Sex, Seniors, and the HIV/AIDs Epidemic
The fastest-growing AIDS demographics in the nation are heterosexuals 50 and older. The sexual activity of seniors has long been denied and ignored by physicians, social scientist, and government officials. Yet, society owes its elders awareness education for the prevention and testing of HIV in its early stage.
The U.S. Centers for Disease Control and Prevention report
the number of AIDS cases among those 50 and older remains relatively small -
400 heterosexual AIDS cases diagnosed nationally in 1996, up from 700 in 1991.
But then we must listen to the rest of the story. Seniors are less likely than
others to get tested for HIV, so observers are concerned the numbers may be
larger and still growing.
Often, seniors who develop AIDS-related symptoms of dementia, pneumonia and
weight loss are not tested for the virus until after death. Physicians and
patients assume these symptoms to be a natural aging process and dismiss the
possibility of HIV.
Women must be empowered to require their partners to use condoms. HIV is naked
to the eye and it does not announce itself on the foreheads of prospective
suitors. Those infected with the virus may be professional, well groomed,
educated, retired, and/or widowed.
The "A Granddaughter Speaks" workshops for education and awareness on the
prevention and testing of HIV, is an informative, interactive forum of role
plays, demonstrations, and informal safe discussions on the new rules of
engagement for seniors who are sexually active. 100 % of attendants report a
better understanding of their risk for the HIV/AIDS virus after workshop.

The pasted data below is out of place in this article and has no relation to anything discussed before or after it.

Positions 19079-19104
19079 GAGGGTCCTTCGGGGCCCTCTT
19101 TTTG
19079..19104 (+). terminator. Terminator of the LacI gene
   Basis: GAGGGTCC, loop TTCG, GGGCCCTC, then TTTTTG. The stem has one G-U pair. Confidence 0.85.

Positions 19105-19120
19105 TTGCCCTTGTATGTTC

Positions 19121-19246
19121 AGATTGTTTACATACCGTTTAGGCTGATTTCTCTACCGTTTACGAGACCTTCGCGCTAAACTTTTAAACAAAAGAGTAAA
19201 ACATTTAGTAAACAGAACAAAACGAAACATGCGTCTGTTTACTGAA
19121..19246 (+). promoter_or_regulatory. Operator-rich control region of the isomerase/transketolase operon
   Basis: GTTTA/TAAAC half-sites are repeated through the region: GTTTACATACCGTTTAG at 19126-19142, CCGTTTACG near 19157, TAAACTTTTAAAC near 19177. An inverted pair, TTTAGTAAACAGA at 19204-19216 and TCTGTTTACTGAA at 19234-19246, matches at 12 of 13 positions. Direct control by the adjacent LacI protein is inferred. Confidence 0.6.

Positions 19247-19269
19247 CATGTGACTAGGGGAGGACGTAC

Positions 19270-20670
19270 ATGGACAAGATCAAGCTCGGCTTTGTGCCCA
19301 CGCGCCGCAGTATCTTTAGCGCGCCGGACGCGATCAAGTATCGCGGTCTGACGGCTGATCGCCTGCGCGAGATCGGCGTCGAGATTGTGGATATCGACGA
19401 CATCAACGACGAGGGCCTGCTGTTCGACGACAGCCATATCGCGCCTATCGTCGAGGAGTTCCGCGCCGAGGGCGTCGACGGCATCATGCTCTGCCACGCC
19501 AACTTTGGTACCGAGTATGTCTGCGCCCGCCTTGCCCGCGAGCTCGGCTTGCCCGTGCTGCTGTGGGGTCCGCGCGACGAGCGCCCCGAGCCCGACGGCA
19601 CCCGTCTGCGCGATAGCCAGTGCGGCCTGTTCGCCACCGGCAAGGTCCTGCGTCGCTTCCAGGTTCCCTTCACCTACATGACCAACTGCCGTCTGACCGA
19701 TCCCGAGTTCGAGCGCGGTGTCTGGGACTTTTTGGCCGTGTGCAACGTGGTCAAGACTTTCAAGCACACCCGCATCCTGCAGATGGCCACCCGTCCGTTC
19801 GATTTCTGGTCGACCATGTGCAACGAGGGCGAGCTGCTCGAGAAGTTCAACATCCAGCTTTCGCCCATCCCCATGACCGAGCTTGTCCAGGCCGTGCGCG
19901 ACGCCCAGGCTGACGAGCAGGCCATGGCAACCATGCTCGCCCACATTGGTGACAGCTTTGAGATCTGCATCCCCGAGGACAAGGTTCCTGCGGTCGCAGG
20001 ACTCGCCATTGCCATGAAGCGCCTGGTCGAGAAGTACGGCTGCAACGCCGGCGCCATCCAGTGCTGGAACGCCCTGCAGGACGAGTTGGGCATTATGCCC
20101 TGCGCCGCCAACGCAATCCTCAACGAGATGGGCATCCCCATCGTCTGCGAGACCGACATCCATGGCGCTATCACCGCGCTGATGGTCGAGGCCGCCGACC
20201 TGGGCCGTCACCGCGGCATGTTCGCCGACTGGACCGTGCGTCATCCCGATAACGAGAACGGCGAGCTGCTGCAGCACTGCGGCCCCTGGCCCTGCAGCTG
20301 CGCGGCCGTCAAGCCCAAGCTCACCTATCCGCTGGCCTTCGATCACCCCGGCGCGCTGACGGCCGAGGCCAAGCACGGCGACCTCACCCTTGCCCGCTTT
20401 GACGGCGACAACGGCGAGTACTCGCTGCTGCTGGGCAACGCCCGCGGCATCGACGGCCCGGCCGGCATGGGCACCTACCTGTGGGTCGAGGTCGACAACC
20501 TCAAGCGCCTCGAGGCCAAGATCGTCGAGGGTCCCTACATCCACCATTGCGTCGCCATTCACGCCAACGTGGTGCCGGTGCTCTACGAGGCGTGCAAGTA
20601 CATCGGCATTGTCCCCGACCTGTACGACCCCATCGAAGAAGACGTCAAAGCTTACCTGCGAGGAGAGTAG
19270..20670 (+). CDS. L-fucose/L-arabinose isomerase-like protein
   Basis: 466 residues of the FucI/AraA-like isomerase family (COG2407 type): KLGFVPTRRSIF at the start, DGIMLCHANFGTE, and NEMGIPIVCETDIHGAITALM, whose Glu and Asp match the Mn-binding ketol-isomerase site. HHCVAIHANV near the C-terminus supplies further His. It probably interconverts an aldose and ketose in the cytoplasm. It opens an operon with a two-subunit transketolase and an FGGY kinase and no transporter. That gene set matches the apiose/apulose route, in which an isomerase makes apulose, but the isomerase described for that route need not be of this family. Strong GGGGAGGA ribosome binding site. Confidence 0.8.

Gale Madyun, writer and social worker, is enrolled at City University, Renton,
Washington, in the MPA program, is the president of OWL (Older Women's League)
chapters in LA and the Inland Empire. The former ombudsmen in the county of Los
Angeles, created the workshops to deliver information to the underserved
population. Ms. Madyun advocates a paradigm shift in public health care and
policy to address the needs of senior awareness in the transmission of HIV/AIDS
and STDs. She is active in ways and means to expand educational forums to senior
citizen communities, churches, social centers and organizations.
Historically, most health surveys and studies have used men as subjects. The
results, consequently, leave out over half of the population in their
applicability and usefulness.
We are learning that women's bodies are different than men's, process substances
differently, react differently to drugs and medications and are subject to
different diseases and conditions. While there is much more to be discovered in
this area, much good information relevant to women's health is already
Other areas of health are particularly relevant to mid-life and older women,
such as information on breast cancer, menopause, heart disease, osteoporosis and
estrogen-replacement therapy. Information on options, controversies, therapies
and treatments in these areas are included.